[The title of this forum is "Labview Ideas". Although this is NOT a direct suggestion for a change or addition to Labview, it seems appropriate to me to post it in this forum.]
In-Place Element Structures, References and Pointers, Compiler Optimization, and General Stupidity
I'd like to see NI actually start a round-table discussion about VI references, Data Value references, local variables, compiler optimizations, etc. I'm a C programmer; I'm used to pointers. They are simple, functional, and well defined. If you know the data type of an object and have a pointer to it, you have the object. I am used to compilers that optimize without the user having to go to weird lengths to arrange it.
The 'reference' you get when you right click and "Create Reference" on a control or indicator seems to be merely a shorthand read/write version of the Value property that can't be wired into a flow-of-control (like the error wire) and so causes synchronization issues and race conditions. I try not to use local variables.
I use references a lot like C pointers; I pass items to SubVIs using references. But the use of references (as compared to C pointers) is really limited, and the implementation is insconsistent, not factorial in capabilites, and buggy. For instance, why can you pass an array by reference and NOT be able to determine the size of the array EXCEPT by dereferencing it and using the "Size Array" VI? I can even get references for all array elements; but I don't know how many there are...! Since arrays are represented internally in Labview as handles, and consist of basically a C-style pointer to the data, and array sizing information, why is the array handle opaque? Why doesn't the reference include operators to look at the referenced handle without instantiating a copy of the array? Why isn't there a "Size Array From Reference" VI in the library that doesn't instantiate a copy of the array locally, but just looks at the array handle?
Data Value references seem to have been invented solely for the "In-Place Element Structure". Having to write the code to obtain the Data Value Reference before using the In-Place Element Structure simply points out how different a Labview reference is from a C pointer. The Labview help page for Data Value References simply says "Creates a reference to data that you can use to transfer and access the data in a serialized way.". I've had programmers ask me if this means that the data must be accessed sequentially (serially)...!!! What exactly does that mean? For those of use who can read between the lines, it means that Labview obtains a semaphore protecting the data references so that only one thread can modify it at a time. Is that the only reason for Data Value References? To provide something that implements the semaphore???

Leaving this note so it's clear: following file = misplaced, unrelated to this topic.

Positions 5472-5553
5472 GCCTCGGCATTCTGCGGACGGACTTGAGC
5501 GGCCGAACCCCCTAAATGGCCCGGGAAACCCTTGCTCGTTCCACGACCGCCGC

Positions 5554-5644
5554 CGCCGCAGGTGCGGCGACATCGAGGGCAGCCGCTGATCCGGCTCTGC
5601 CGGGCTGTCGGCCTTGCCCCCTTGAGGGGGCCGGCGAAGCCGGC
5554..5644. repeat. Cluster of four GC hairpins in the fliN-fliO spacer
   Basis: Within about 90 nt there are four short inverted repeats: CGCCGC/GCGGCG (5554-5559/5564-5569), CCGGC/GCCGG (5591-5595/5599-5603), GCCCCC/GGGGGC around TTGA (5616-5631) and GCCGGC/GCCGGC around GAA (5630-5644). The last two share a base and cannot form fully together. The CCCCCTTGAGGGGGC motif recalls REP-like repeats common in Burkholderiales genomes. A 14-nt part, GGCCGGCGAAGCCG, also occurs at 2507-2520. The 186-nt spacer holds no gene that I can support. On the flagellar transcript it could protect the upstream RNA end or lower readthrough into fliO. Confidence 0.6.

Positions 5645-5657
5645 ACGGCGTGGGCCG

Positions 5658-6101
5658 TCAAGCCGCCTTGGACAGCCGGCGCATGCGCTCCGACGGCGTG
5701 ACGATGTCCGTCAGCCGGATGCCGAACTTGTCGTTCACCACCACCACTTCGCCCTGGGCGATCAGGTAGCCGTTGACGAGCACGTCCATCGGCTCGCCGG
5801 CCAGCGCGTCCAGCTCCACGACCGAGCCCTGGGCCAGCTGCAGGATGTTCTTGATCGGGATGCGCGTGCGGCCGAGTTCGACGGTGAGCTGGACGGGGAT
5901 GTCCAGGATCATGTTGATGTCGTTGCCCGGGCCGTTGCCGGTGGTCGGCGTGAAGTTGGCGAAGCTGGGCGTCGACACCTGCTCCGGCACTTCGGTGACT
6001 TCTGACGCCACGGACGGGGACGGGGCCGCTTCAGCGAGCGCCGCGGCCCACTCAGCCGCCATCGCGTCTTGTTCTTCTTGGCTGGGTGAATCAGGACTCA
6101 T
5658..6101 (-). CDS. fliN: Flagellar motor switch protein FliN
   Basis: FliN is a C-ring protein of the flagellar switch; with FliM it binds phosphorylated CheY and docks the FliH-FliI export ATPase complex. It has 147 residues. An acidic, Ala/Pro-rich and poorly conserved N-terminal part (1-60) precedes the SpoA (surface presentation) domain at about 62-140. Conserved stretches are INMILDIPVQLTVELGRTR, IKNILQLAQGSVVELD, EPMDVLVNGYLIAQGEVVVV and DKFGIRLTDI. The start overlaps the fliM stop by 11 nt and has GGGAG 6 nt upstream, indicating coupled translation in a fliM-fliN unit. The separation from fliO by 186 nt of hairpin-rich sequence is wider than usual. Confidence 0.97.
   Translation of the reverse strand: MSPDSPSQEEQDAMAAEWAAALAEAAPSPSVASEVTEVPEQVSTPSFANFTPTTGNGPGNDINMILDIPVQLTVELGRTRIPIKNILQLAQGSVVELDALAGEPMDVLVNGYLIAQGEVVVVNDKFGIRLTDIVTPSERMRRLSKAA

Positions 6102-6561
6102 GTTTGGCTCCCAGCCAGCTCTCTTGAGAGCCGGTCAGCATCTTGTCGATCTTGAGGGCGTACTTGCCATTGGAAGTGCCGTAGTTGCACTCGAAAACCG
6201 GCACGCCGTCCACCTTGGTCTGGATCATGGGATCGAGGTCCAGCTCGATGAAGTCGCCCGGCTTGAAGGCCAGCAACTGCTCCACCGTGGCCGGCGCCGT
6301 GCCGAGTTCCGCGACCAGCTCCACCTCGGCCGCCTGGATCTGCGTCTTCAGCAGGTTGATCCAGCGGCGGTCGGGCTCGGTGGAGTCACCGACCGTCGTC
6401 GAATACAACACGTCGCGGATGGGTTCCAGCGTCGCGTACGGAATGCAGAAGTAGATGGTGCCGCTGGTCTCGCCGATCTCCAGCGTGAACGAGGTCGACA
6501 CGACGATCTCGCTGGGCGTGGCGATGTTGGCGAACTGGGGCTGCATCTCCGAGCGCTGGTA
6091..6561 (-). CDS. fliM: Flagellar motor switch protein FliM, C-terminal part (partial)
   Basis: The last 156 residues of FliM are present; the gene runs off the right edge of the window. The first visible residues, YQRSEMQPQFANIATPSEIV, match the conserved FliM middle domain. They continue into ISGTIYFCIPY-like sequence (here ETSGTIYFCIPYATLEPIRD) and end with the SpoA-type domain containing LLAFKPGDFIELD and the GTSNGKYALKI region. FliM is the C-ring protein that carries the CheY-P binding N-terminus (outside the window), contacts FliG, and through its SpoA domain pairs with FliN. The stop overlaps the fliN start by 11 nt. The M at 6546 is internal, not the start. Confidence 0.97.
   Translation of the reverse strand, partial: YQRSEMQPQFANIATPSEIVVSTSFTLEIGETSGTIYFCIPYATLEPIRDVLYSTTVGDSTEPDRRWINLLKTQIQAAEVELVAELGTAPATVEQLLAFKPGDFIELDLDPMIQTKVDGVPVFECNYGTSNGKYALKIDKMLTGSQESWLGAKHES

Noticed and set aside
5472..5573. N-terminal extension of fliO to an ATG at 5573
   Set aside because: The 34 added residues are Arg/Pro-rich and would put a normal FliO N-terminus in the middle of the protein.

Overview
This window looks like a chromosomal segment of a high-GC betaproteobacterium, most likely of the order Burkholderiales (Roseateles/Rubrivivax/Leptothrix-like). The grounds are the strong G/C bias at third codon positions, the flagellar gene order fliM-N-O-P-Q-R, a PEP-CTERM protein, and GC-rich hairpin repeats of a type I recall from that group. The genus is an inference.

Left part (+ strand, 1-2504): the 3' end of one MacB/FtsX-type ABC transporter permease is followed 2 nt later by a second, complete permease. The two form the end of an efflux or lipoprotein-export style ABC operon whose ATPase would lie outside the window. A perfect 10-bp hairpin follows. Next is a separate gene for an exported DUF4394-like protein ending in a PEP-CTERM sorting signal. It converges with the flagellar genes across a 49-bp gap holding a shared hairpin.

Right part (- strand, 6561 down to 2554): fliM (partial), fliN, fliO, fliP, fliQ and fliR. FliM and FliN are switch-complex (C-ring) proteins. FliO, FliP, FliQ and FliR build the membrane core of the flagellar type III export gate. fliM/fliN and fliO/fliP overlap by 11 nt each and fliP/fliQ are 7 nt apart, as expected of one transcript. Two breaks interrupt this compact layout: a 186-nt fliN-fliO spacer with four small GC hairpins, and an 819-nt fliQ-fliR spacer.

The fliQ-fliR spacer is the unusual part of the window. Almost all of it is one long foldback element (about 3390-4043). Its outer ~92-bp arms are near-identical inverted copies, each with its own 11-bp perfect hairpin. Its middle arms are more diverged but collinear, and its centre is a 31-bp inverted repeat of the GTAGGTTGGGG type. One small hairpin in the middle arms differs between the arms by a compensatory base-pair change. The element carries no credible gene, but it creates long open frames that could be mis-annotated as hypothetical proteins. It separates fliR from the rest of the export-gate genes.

The In-Place Element Structure talks about minimizing copying of data and compiler optimization. Those kind of optimizations are built in to the compiler in virtually every other language... with no special 'construct' needing to be placed around the code to identify that it can be performed without a local copy. Are you telling me that the Labview compiler is so stupid that it can't identify certain code threads as needing to be single-threaded when optimizing? That the USER has to wrap the code in semaphores before the compiler can figure out it should optimize??? That the compiler cannot implement single threading of parts of the user's code to improve execution efficiency?
Instead of depending on the user base to send in suggestions one-at-a-time it would be nice if NI would actually host discussions aimed at coming up with a coherent and comprehensive way to handle pointers/references/optimization etc. One of the reasons Labview is so scattered is because individual ideas are evaluated and included without any group discussion about the total environment. How about a MODERATED group, available by invitation only (based on NI interactions with users in person, via support, and on the web) to try and get discussions about Labview evolution going?